Multicultural marketing may be officially dead (or more important than ever), but one thing is certain: smart marketers focus on culture. Three things they know and you should too…
Sometimes people have the view that with enough data you can target anyone effectively, thereby removing the need to appeal to the audience’s culture. How can we continue to recognize the importance of culture in this technology-driven age? “Culture influences commerce. There is a recurring tendency among business leaders to take culture for granted. But culture is embedded in everything, and thus when culture changes everything is affected,” J. Walker Smith, Chief Knowledge Officer, Brand & Marketing at Kantar Consulting tells Portada.
“Culture is how people live. Technology is simply a tool people use to engage with culture. Technology is not unimportant. It’s just not the context of life that is the root source of aspirations, expectations, and values. That’s culture.”
Periods of change are when culture gets noticed most, but it never goes away. The smartest marketers keep culture on the front burner. Lagging marketers ignore culture, so they are always behind change and new opportunities.
3 Things Brand Marketers Who Focus on Culture Know About
“Periods of change are when culture gets noticed most, but it never goes away. The smartest marketers keep culture on the front burner. Lagging marketers ignore culture, so they are always behind change and new opportunities, ” Kantar’s J.Walker Smith adds.
Savvy marketers who focus on culture make sure to take into account the below three key considerations.
1. It’s Decision Science (Not Data Science)
Smart marketers who keep culture as a key priority know that ultimately data insights are there to base decisions on. That is why it is crucial that data scientists work in close coordination with brand marketing decision makers (who ultimately have the budgeting power.)
2. Marketers who Keep Culture on the Front Burner Run a Business Unit (NOT a Center of Excellence)
Data teams and cultural intelligence teams need to be embedded into the overall marketing organization. They should not act as consultants who have no real decision-making power (e.g. the Hispanic Centers of Excellence that some companies have set up are commendable initiatives but often don’t impact real marketing decision-making). The best is to integrate cultural insights into overall data analysis and marketing decision-making. For example, Curacao, a department chain store with locations in California, Nevada and Arizona which ranks among the top 100 electronics and appliance retailers in the U.S., makes sure to take into consideration cultural insights as part of the whole marketing mix. Curacao has a team of data scientists that look at purchasing behavior and take into account culture by looking at consumers in the following way:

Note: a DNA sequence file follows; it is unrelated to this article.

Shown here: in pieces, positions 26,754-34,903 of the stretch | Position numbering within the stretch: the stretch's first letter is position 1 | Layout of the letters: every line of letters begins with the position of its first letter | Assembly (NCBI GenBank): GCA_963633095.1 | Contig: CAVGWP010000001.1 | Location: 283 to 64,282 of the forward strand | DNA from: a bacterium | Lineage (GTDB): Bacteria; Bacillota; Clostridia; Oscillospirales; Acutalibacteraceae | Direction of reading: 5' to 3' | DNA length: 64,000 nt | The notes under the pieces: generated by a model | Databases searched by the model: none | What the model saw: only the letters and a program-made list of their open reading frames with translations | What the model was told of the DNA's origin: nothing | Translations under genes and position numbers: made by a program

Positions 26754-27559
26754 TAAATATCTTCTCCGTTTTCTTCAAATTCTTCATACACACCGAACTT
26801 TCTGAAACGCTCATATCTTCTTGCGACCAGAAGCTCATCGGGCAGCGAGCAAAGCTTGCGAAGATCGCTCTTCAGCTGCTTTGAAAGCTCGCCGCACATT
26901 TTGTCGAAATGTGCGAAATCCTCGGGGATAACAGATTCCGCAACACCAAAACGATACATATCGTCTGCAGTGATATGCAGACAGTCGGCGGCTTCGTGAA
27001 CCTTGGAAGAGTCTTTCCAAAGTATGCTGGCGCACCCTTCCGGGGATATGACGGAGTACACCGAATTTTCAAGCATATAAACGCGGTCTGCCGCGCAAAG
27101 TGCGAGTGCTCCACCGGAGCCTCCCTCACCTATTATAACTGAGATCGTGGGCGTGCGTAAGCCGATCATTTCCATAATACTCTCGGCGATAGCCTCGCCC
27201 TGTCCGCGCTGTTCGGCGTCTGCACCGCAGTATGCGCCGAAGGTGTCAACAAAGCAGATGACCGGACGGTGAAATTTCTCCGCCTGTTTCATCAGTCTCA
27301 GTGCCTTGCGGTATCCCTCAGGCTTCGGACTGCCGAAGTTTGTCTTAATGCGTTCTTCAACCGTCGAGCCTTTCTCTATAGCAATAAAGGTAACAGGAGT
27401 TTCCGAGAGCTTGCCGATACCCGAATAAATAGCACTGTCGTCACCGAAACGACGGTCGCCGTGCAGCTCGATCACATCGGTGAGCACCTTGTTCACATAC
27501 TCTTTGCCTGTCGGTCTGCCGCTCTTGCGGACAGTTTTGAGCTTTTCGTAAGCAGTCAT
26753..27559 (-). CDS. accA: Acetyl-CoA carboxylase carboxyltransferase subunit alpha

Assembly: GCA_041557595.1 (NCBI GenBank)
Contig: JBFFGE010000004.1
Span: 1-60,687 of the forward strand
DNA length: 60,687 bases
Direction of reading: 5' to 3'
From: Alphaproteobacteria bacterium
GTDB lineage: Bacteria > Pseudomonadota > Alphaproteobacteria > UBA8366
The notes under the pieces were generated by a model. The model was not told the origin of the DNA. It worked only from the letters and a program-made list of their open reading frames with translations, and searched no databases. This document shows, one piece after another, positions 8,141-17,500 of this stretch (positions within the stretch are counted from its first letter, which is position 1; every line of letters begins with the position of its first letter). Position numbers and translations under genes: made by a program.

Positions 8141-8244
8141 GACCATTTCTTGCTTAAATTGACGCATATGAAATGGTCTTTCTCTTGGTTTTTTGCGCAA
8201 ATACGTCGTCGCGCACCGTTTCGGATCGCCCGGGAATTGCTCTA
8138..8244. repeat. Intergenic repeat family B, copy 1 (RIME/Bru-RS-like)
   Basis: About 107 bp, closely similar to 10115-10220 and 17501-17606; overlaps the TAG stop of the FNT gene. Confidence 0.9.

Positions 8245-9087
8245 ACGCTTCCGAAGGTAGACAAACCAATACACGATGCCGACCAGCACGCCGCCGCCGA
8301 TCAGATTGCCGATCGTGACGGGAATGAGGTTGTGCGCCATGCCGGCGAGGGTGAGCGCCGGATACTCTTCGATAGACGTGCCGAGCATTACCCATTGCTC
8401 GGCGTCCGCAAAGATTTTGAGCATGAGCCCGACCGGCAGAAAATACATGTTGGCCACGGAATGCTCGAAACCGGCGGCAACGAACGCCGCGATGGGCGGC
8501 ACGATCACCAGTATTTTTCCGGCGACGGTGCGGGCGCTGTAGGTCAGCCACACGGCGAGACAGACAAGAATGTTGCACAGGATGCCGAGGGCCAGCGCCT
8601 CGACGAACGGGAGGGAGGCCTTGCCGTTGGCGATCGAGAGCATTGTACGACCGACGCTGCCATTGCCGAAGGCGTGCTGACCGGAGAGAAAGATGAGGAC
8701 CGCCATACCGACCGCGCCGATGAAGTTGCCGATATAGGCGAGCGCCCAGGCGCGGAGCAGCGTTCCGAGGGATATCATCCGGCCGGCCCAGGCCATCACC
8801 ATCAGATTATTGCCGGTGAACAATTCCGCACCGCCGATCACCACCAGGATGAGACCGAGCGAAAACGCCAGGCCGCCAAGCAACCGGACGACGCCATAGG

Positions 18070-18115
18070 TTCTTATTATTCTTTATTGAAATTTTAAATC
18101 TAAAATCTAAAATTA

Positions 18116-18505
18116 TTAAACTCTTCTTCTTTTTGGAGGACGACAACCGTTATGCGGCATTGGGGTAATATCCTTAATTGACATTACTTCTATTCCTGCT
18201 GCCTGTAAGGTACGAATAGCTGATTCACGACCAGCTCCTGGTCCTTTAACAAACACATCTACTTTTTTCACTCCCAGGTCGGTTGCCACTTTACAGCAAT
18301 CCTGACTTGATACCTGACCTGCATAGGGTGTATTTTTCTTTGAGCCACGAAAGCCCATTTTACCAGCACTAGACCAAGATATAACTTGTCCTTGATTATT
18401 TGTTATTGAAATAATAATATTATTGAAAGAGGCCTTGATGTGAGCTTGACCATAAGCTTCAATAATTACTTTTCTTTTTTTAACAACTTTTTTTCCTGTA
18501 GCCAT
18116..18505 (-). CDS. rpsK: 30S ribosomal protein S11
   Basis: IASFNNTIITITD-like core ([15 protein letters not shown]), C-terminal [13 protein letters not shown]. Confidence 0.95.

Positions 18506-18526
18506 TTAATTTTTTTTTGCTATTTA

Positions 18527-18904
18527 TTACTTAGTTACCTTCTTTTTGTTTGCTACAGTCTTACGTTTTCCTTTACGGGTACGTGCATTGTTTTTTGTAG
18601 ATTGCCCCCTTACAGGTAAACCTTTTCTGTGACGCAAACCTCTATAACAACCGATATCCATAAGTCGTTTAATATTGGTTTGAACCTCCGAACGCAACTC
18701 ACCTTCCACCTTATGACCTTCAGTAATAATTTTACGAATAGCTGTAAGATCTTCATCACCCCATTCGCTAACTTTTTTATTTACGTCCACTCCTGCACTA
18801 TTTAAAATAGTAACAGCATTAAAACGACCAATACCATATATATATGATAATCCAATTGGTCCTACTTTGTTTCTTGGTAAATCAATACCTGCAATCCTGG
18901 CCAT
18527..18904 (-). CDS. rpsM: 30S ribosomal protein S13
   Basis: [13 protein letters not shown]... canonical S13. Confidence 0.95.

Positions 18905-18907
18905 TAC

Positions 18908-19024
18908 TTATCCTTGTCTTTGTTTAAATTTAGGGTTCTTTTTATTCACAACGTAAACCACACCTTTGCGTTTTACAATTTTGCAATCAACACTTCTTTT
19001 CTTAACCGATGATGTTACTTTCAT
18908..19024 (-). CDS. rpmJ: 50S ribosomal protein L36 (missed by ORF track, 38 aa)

– Bilingual – Hispanic
– English-General Market
Another alternative to make sure that data insights and marketing budgets are aligned is by creating a business unit. Pepsi created a Hispanic Business unit in 2018 (a move somewhat contrary to overall U.S. marketing trends). Esperanza Teasdale, VP & General Manager at PepsiCo’s Hispanic Business Unit, tells Portada, that her Hispanic business unit independently determines strategy , commercial tactics and, most importantly has a dedicated advertising and marketing budget. Teasdale is responsible for the overall Hispanic strategy, engagement and sales for the Hispanic business within Pepsi North America Beverages.
“We also have our own data team, which is responsible for analyzing the Hispanic business today. That is how we measure performance. Another part of the team analyzes consumer insights. E.g. segmentation. Their worked helped to provide a perspective of Hispanics that goes beyond years in the country and language and is more in the mindset of the target, ” Teasdale adds. This helped Pepsi to come up with “Es lo que quiero“, the Hispanic adaptation of the recently released tag “That’s what I like”.
Marketers in the Portada Council System voted for the topic “Why data scientists need to be culturally sensitive; A brand marketer’s perspective” as the keynote topic for the upcoming Portada Los Angeles, April 2 conference. The topic selection highlights how important it is for brand decision makers understand the cultural implications of the data insights process.
3. Marketers who Focus on Culture Check Data Quality (DMP’s and DSPs)
The smartest marketers who keep culture on the front burner also know that data quality is key, particularly when it comes to cultural insights. Data management platforms (e.g. Blue Kai, LiveRamp and others) and demand side providers do not always provide solutions that capture cultural nuances. “For DSP’s and DMPs to have data on particular consumer targets, they need to identify and code them separately. Only this way you can get information/insights back,” an industry insider tells Portada. The issue is that DMP’s and DSP’s often don’t do that extra mile, because they are not paid to do it.
DMP’s and DSP’s often don’t to that extra mile, because they are not paid to do it.